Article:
This paper was presented May 27, 2017 at the International Communication Association Annual Conference in San Diego, Calif.
Political ideologues, religious zealots, die-hard sports fans… people who are heavily invested in a “side” tend to see the world differently than those who don’t have a dog in the fight. Over time, we’ve amassed a wealth of research that exhibits partisans entrench in their positions either by merging evidence into their argument that probably doesn’t belong (something called assimilation), or by dismissing any threatening information as irrelevant, biased, or hostile (contrast).
What’s less clear is how the partisan mind determines its method of biased information processing – how do we choose between assimilation or contrast?
The two have largely been studied in their own separate arenas, but it makes sense for us to come together. The connection has been there for a long time, dating back to the Sherifs’ work on social judgment, which suggested “latitudes” of acceptance or rejection of dissonant messages. More recently, Albert Gunther and colleagues suggested an assimilation-contrast continuum.
But how would that work? I examined the existing literature within two theoretical frameworks – biased assimilation and hostile media perception, to search for key predictors. Those can be grouped into two primary categories:
Involvement – Partisanship is closely tied to ego, or value, involvement and the idea of social identity. We give considerable weight to the things that shape our social identity, preferencing that which bolsters our in-groups and weakens opposing out-groups. This type of socially driven involvement underlies much of the biased information processing that follows. Less involved individuals, or those who have high outcome involvement – who feel an imminent, direct, tangible effect from something – tend to engage in more accurate information processing.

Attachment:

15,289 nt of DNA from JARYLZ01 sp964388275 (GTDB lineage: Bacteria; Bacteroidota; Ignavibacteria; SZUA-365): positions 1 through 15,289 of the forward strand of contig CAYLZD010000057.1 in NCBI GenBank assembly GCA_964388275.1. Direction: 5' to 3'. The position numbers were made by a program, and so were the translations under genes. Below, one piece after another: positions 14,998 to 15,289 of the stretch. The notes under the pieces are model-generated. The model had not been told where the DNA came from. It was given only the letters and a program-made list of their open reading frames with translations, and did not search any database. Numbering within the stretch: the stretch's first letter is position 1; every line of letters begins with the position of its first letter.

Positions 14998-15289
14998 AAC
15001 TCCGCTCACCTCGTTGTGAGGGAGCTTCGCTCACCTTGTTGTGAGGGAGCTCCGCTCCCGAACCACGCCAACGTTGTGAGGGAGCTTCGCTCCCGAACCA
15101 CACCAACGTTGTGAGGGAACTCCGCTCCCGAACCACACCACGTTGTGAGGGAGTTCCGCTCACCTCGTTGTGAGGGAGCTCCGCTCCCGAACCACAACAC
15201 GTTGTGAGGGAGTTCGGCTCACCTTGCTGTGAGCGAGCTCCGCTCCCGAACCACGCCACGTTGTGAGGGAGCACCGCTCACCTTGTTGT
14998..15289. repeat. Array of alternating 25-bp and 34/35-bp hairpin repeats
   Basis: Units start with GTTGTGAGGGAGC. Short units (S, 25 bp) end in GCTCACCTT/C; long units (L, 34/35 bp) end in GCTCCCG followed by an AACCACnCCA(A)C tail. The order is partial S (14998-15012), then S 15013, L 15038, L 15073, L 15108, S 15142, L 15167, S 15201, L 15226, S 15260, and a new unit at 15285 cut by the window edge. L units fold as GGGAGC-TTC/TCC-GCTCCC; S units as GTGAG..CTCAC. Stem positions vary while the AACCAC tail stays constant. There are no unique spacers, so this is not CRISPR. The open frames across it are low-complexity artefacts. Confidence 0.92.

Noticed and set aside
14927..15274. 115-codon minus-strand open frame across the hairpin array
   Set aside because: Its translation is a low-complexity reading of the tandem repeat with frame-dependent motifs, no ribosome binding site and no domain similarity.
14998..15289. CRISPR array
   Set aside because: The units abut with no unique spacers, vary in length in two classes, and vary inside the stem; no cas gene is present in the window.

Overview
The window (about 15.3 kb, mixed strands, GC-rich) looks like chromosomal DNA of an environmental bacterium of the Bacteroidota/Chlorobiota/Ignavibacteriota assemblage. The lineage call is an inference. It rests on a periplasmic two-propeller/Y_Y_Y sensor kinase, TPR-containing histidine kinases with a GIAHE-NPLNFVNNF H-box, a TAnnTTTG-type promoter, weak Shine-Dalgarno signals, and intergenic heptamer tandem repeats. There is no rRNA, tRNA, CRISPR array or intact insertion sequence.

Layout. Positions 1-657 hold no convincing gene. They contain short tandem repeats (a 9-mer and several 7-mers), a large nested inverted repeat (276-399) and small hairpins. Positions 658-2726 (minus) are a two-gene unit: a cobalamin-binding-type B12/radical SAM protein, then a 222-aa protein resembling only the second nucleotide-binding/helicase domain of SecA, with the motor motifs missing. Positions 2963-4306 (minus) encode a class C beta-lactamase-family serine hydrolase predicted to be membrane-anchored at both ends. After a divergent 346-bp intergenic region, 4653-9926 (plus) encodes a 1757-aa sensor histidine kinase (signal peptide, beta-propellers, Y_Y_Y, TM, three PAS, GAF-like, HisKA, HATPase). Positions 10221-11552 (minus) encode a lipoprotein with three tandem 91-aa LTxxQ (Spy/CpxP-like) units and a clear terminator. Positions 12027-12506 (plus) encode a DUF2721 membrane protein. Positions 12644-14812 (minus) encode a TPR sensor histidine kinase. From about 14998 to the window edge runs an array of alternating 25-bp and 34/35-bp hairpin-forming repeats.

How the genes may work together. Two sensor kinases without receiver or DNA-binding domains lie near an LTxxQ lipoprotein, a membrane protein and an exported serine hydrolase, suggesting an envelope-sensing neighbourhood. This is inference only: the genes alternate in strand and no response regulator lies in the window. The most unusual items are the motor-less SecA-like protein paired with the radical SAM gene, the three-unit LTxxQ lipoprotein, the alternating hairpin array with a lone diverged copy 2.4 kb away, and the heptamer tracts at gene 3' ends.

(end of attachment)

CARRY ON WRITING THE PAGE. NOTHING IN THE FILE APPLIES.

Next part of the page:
Information Processing – Even those who have highly salient social identities and high value involvement can examine a message closely, though likely through a biased lens. We examine messages one of two ways. Systematic processing emphasizes cognition… a careful look at the details of a message. Heuristic processing relies on often emotional cues – shortcuts to quick decision making.
Systematically, cognitive function tends to support assimilation. Partisans often selectively recall the parts of a message that best support their side, while using different standards to dismiss the rest of the message as being less important.
Heuristically, a focus on cues can lead partisans to interpret messages in either direction. If a message comes from a friendly, in-group source, for instance, it is more likely to be assimilated. If it comes from an out-group source, it is more likely to be met with hostility and seen as contrasting.
Research also finds that the reach of a source affects how a message is perceived. Low-reach sources are more likely to be assimilated than high-reach sources, which are often seen as contrasting. Taken together, and adding in the widespread negative sentiment toward media in our present environment, it’s easy to see how media messages are more likely to invoke contrast.
This is a brief, plain language explanation for a blog, but for the academics studying this, it’s time to get into the weeds. What assimilation-contrast research needs above all are among the most basic tenets of research. We need explicit measurements of key variables and a consistent methodology for conducting those measurements. Part of the reason this area of research is so fuzzy is how widely varying the approaches are, and how little they are replicated. That will allow for more clarity and a more precise model of prediction than I propose here.
Sound interesting? Use the Contact page to send me a message. I’d love to work with you on this.